Back to HIC: The script utilized the “no-holds-barred” format to have the wrestlers ram each other into the poles and stairs around the ring, and into the cage itself. The ketchup came out for Michaels, and “terrified” of the Undertaker, he fled the cage at one point, only to be caught—and then the real athleticism began, with the wrestlers climbing and descending the cage, and even performing moves on its roof. The scene was capped off with the Undertaker knocking Michaels off the side of the cage into the announcer table directly below—probably about a ten-foot drop. The match ends improbably Michaels nonetheless gaining the win after interference from—you guessed it—the Undertaker’s long-lost brother, Kane, returning from “hell”. Violence plus athleticism plus melodrama = the new winning formula for the WWF.
Ironically, neither Michaels nor Undertaker would become synonymous with the new “Attitude” era. Undertaker, despite his cool character, never excelled in the personality department, and was injury-prone. Michaels went into semi-retirement after sustaining a back injury in the follow-up match against Undertaker at the Royal Rumble the following January. Steve Austin, meanwhile, returned from his own injury to become the face of the company as it overtook and eventually purchased WCW. His matches and those of the stable of wrestlers who would follow in his image—particularly former University of Miami football star Dwayne “The Rock” Johnson—would likewise combine violence, melodrama, and athleticism in a fast-paced package which expertly targeted wrestling’s increasingly younger (but still almost exclusively male) audience. Increasing numbers of “real” athletes—including Olympic gold medal wrestler Kurt Angle and UFC fighter Brock Lesnar—joined the company in succeeding years. And HIC was one of many match formats that pushed the envelope of what wrestlers could do.
On June 28, 1998, the WWF broadcast an even more famous Hell in a Cell match, pitting Undertaker against Mankind (Mick Foley), a journeyman wrestler known for his willingness to perform risky in-ring stunts. On this night, Foley was thrown off the top of the cell by the Undertaker, and later “choke-slammed” through the cage into the ring below, and performed other grisly stunts involving barbed wire and thumb tacks. The match launched Foley into superstardom, and he would eventually do other Hell in a Cell matches with similarly brutal results. The injuries he sustained in these and other matches, however, forced him to retire from wrestling.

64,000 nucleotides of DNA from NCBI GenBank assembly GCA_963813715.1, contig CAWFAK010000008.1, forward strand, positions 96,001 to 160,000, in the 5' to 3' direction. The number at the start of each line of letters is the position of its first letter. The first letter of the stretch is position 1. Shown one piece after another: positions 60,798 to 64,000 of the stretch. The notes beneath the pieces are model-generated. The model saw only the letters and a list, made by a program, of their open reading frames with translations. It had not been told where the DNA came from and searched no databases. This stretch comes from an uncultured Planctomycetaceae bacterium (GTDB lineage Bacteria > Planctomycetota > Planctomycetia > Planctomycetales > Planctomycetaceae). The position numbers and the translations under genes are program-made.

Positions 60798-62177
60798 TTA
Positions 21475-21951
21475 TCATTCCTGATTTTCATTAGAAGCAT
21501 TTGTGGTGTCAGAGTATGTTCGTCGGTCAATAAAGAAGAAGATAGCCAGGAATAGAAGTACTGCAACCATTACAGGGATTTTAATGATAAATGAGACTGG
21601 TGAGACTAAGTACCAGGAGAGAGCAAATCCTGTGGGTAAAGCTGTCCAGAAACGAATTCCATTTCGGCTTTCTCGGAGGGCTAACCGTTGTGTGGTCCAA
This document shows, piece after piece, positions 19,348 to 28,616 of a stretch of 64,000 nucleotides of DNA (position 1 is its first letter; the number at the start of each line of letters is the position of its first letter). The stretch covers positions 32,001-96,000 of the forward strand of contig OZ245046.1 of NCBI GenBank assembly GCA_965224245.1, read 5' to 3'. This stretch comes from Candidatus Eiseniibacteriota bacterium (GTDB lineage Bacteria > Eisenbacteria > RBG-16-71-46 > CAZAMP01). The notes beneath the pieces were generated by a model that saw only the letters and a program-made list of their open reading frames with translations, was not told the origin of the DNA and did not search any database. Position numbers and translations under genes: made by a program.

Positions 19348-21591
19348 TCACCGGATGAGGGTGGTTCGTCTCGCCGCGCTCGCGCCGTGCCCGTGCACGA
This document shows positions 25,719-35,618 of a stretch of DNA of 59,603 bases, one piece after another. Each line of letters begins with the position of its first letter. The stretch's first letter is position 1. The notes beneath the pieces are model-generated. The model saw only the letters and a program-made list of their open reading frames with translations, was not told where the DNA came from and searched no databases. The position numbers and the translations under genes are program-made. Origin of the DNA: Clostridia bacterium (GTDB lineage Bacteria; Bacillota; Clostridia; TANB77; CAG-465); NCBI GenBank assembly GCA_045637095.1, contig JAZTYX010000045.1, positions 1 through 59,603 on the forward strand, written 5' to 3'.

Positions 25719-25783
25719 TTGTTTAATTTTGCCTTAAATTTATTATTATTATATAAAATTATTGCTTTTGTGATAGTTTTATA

But at least Foley isn’t dead—yet. The 1997 HIC came the day after one of the first premature deaths of a prominent wrestler, Brian Pillman, who died of a heart attack after a period of cocaine and human growth hormone usage. The show went on, rewritten to accommodate Pillman’s now-permanent absence. Steroids and drugs taken to deal with the very real rigors of this fake sport have since claimed many wrestlers. Sports outlets have been there to cover the WWF/WWE both in the ring and out, and the out-of-the-ring coverage has seemed to overshadow the highlights within the squared circle. The 2005 death of Eddie Guererro after years of alcohol and painkiller abuse, and Chris Benoit’s 2007 murder-suicide following years of concussions and depression saw the company lose two top athletes and put wrestling in the wrong sort of spotlight. After Benoit’s rampage, WWE cleaned up its on-screen image and pivoted back toward somewhat more family-friendly programming, although HIC has remained, and even has an annual pay-per-view named after it.
Twenty years on, Hell in a Cell’s legacy is inextricably linked with attitudes regarding pro wrestling’s athleticism and sport-like qualities, in both good and bad ways. It dawned a new era by highlighting what wrestlers could do with their bodies beyond grappling and sleeper-holds. At the same time, the unrestrained format of the match highlights the very real brutality of pro wrestling, one that’s always been there since it descended from real Greco-Roman wrestling. HIC propelled WWF/E to new heights, but also put a negative spotlight on the company that it has been unable to totally shake. It’s shown us that while pro wrestling may not be truly a sport, it is worthy of being debated and judged by sports fans. Above all, while the outcomes may be scripted, Hell in a Cell shows that wrestling is real.